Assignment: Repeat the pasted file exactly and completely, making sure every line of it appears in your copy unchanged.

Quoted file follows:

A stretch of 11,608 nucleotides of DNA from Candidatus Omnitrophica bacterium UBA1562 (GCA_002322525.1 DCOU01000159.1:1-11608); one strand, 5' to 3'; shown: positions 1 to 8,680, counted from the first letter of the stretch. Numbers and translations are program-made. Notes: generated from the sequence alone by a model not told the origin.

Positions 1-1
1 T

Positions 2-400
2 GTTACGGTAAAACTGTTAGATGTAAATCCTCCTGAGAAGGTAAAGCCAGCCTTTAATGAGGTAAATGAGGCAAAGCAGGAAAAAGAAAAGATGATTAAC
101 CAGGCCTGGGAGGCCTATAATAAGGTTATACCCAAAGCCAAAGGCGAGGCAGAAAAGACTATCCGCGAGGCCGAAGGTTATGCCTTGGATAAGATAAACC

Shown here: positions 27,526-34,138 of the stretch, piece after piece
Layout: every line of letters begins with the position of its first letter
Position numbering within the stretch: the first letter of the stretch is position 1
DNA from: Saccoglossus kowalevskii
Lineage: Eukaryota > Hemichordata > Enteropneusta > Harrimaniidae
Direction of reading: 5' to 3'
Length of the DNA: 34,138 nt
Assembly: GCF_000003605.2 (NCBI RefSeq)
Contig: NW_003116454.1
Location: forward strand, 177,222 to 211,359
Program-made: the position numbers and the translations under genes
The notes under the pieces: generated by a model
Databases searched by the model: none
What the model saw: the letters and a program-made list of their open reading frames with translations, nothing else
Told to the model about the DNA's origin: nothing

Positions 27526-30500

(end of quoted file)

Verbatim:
A stretch of 11,608 nucleotides of DNA from Candidatus Omnitrophica bacterium UBA1562 (GCA_002322525.1 DCOU01000159.1:1-11608); one strand, 5' to 3'; shown: positions 1 to 8,680, counted from the first letter of the stretch. Numbers and translations are program-made. Notes: generated from the sequence alone by a model not told the origin.

Positions 1-1
1 T

Positions 2-400
2 GTTACGGTAAAACTGTTAGATGTAAATCCTCCTGAGAAGGTAAAGCCAGCCTTTAATGAGGTAAATGAGGCAAAGCAGGAAAAAGAAAAGATGATTAAC
101 CAGGCCTGGGAGGCCTATAATAAGGTTATACCCAAAGCCAAAGGCGAGGCAGAAAAGACTATCCGCGAGGCCGAAGGTTATGCCTTGGATAAGATAAACC

Shown here: positions 27,526-34,138 of the stretch, piece after piece
Layout: every line of letters begins with the position of its first letter
Position numbering within the stretch: the first letter of the stretch is position 1
DNA from: Saccoglossus kowalevskii
Lineage: Eukaryota > Hemichordata > Enteropneusta > Harrimaniidae
Direction of reading: 5' to 3'
Length of the DNA: 34,138 nt
Assembly: GCF_000003605.2 (NCBI RefSeq)
Contig: NW_003116454.1
Location: forward strand, 177,222 to 211,359
Program-made: the position numbers and the translations under genes
The notes under the pieces: generated by a model
Databases searched by the model: none
What the model saw: the letters and a program-made list of their open reading frames with translations, nothing else
Told to the model about the DNA's origin: nothing

Positions 27526-30500